Katy Perry, the “Kween of Kamp,” knows a thing or two about entertaining. On Wednesday, the singer kicked off the fifth leg of Play, her over-the-top, colorful, and fiercely entertaining residency at Las Vegas’ Resorts World.
Her residency is jam-packed with nostalgia as she performs songs like “California Gurls” and “I Kissed a Girl,” but she does so in a way that’s fresh and playful as she breathes life into a relatable story of self-love as a doll in the whimsical world of Perry’s Playland.
“You don’t have to take mushrooms to feel like you’re on mushrooms when you watch this show. Believe me,” Perry tells Rolling Stone. “It’s got all the nostalgia factor, but it is wrapped up in this Alice in Wonderland mushroom trip animated story of finding true love and self-love.”
With the smaller Resorts World theater, Perry interacts with the audience constantly, making her Katycats a part of the show. When Rolling Stone attended in August, Perry brought up RuPaul’s Drag Race Season 10 winner Aquaria — who was in the crowd — to join her on stage and teach her how to do a drag queen “dip.”
Aquaria’s appearance felt like the perfect special guest for a pop queen who’s championed queer folks, especially drag queens, throughout her career. “It’s fierce for me and fun for other people who want to see a queen slay the house down,” Aquaria told Rolling Stone after the show. “Katy has consistently loved to celebrate pop music and shows that pop music will never die.”
Perry says her life right now is filled with balance. She’s got a successful shoe brand, several Play shows left, a judging gig on American Idol, and the “joyful” job of motherhood to keep her busy. “It’s not like I’m heading into retirement,” Perry says with a giggle. “Trust, sweetheart, she’s got a couple of aces still left up her sleeve.”
In a morning phone call from Los Angeles after dropping off her daughter Daisy at preschool, Perry spoke to Rolling Stone about wanting to join Drag Race as a guest judge, how she knew Dua Lipa was going to be the biggest pop star, whether she’s writing new music, and her favorite new artist, Cyn.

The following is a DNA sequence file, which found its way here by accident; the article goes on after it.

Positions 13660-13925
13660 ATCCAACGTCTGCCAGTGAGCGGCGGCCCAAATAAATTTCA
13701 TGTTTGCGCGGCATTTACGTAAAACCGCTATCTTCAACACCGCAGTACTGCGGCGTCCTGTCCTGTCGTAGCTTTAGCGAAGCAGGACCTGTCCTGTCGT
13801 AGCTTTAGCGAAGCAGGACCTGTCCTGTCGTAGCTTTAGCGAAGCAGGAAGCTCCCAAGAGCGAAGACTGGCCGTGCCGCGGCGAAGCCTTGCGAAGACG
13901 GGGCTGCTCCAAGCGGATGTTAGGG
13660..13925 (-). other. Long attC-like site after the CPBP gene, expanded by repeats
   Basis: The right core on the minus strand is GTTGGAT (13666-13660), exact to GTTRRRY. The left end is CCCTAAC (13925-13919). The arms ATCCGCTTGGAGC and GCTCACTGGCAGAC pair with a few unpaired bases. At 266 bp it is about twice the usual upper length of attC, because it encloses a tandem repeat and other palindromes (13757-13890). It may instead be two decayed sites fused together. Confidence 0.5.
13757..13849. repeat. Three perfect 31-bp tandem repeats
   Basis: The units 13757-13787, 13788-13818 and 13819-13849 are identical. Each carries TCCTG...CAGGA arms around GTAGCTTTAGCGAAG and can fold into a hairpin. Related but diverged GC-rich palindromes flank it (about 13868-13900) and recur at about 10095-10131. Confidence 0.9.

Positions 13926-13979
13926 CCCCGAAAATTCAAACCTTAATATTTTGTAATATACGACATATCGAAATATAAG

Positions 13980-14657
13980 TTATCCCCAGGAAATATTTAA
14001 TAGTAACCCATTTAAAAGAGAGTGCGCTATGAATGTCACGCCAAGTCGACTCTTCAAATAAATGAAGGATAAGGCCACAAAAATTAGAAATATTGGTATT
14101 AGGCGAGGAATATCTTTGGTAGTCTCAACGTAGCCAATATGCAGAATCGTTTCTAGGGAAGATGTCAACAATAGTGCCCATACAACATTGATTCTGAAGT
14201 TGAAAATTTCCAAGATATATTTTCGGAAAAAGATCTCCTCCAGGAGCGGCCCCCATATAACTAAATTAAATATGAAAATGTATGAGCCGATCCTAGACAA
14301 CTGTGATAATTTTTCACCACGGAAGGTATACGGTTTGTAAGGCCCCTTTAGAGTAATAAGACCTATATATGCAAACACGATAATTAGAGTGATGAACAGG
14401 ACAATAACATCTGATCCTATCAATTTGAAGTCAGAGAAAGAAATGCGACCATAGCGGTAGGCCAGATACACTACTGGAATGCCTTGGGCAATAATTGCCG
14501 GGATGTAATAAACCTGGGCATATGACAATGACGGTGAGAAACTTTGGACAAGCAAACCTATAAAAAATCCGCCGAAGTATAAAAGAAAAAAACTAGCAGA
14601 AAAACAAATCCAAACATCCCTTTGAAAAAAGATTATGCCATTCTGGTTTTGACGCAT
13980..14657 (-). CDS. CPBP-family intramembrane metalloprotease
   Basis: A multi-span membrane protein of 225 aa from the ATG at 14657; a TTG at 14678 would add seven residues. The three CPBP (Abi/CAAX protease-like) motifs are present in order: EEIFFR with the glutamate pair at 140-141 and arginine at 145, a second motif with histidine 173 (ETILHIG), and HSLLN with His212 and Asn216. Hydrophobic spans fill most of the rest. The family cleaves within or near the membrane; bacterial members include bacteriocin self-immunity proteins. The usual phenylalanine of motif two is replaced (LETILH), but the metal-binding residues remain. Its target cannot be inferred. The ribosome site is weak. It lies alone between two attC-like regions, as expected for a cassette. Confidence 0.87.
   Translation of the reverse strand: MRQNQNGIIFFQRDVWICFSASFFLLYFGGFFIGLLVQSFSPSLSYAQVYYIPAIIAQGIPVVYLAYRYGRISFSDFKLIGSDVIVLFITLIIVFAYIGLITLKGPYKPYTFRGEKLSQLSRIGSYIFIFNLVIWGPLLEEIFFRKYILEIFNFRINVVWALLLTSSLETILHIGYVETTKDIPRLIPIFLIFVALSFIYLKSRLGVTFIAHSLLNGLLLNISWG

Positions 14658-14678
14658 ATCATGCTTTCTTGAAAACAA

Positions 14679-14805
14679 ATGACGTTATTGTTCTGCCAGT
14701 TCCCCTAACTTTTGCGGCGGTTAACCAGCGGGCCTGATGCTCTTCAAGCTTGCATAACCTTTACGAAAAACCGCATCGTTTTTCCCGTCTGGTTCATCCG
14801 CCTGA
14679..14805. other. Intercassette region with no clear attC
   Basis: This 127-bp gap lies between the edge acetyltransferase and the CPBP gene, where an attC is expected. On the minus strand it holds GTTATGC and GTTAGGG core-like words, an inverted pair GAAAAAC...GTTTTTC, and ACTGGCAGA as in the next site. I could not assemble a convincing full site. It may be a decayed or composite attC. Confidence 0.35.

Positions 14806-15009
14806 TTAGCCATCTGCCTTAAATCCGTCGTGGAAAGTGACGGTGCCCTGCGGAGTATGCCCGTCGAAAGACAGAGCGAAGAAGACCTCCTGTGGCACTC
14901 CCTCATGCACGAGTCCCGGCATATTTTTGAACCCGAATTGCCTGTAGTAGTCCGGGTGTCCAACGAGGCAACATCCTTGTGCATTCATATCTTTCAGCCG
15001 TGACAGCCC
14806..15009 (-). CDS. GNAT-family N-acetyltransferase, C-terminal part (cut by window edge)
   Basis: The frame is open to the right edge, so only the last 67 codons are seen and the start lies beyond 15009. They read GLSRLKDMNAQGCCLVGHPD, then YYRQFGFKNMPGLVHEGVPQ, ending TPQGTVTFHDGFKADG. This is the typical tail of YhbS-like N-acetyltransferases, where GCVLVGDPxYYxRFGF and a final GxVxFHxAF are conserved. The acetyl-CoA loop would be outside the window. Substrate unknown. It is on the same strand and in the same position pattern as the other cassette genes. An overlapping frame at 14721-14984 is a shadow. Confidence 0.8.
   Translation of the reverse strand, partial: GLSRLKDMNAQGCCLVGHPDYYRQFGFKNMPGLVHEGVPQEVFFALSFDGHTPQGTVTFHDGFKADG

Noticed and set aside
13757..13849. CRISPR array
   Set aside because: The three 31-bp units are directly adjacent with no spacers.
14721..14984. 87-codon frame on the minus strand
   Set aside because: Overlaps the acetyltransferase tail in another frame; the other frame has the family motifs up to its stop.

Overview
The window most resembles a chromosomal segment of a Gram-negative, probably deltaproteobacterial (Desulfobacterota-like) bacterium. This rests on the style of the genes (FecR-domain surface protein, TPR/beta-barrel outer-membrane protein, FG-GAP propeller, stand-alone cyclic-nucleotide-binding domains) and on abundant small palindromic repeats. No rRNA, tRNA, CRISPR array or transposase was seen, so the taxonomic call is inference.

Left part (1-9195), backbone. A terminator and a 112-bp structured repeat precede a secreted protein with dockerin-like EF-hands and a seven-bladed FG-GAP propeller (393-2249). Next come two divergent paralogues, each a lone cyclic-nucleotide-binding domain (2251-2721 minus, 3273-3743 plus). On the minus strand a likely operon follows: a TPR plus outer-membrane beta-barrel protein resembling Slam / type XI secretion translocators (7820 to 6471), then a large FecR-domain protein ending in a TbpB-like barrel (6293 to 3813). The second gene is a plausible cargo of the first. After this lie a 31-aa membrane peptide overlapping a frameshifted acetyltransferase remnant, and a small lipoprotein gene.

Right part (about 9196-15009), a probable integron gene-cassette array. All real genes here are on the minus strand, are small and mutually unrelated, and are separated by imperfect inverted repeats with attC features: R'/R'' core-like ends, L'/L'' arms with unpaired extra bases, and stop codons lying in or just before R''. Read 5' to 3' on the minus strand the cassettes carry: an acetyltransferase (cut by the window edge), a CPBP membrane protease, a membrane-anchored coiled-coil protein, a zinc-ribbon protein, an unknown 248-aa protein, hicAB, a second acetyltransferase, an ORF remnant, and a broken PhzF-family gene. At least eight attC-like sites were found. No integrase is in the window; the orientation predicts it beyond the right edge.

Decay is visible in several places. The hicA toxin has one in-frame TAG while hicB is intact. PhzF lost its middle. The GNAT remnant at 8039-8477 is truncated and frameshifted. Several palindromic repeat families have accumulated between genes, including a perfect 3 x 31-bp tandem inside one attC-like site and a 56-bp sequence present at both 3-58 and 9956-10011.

Katy. How’s it going?
I’m doing well. Did you come to the show? I heard you came to the show.
Oh my God, yeah. I was there the day you brought Aquaria on stage. How did that happen?
That was wild. I always invite someone on stage randomly, and I knew that they were in the audience, and I was like… I don’t know what I’m going to get when I invite someone on the stage, but I do hope that they bring it and at least they’ve got lots of personality, so I just decided to call them on stage.
It felt like such an important moment for PLAY because you’ve been such a champion for queer people, especially drag queens, with some of your past performances. Why haven’t you been a judge on Drag Race yet?
Oh, I want to. I think it’s just been timing, and it’s been one of those things where we tried to do it a couple of times, but the timing hasn’t worked out. I’m definitely going to do it in the future, I hope. Quite honestly, if it weren’t for drag queens, I probably wouldn’t have a career because I probably learned everything from them.
Queen of camp.
I like to spell “camp” with a “K” for sure.
Speaking of ‘kamp’, your PLAY Residency is probably my favorite show this year. You have this way of interacting with the crowd that I don’t think I’ve ever seen anybody do. How has the residency changed your approach to performances?
What do you mean by interacting with them? What do you think it is before I answer?
It was really cool to see you literally talk to a little girl in the audience. It was so natural and normal, and you seemed to really shine in those moments when you were interacting with people in the crowd.
Thanks! I really love to just treat everybody like family and be in this heightened experience together, but also break that fourth wall and invite everyone in. I have a lot of banter that I do on stage, and every night it’s different. I don’t say the same thing every night. When I bring people on stage, it’s very spontaneous, so anything can happen, which always makes for a good time where you have to wing it and improv.
I love it because it’s an intimate theater. When I’m doing big tours, I’m playing arenas that have tens of thousands of people, which is fantastic, and there’s incredible energy. But in this theater, it’s 5,000 people in Vegas. Everything’s pretty close, and everyone feels like they have the best seat in the house because they can literally smell me. I love that about this experience.
You seem to have every detail of the show figured out — especially when it comes to your multiple outfit changes.
I know the principal priority of being a female pop star! One of those priorities is to serve multiple looks. When you go see a show like this, you want to see those changes. I was mindful that for the Super Bowl, people want to see the different outfits. It’s a magic trick when you can change so quickly as well. I’m changing in a minute and a half behind the stage. It’s just fun.
Every little detail has been thought about because I got the opportunity to develop this show during the pandemic, and there was a lot of time to do that. I really believe in a lot of preparation with everything I do. I believe preparation makes precision. You only get one opportunity to kick off your Las Vegas residency in life.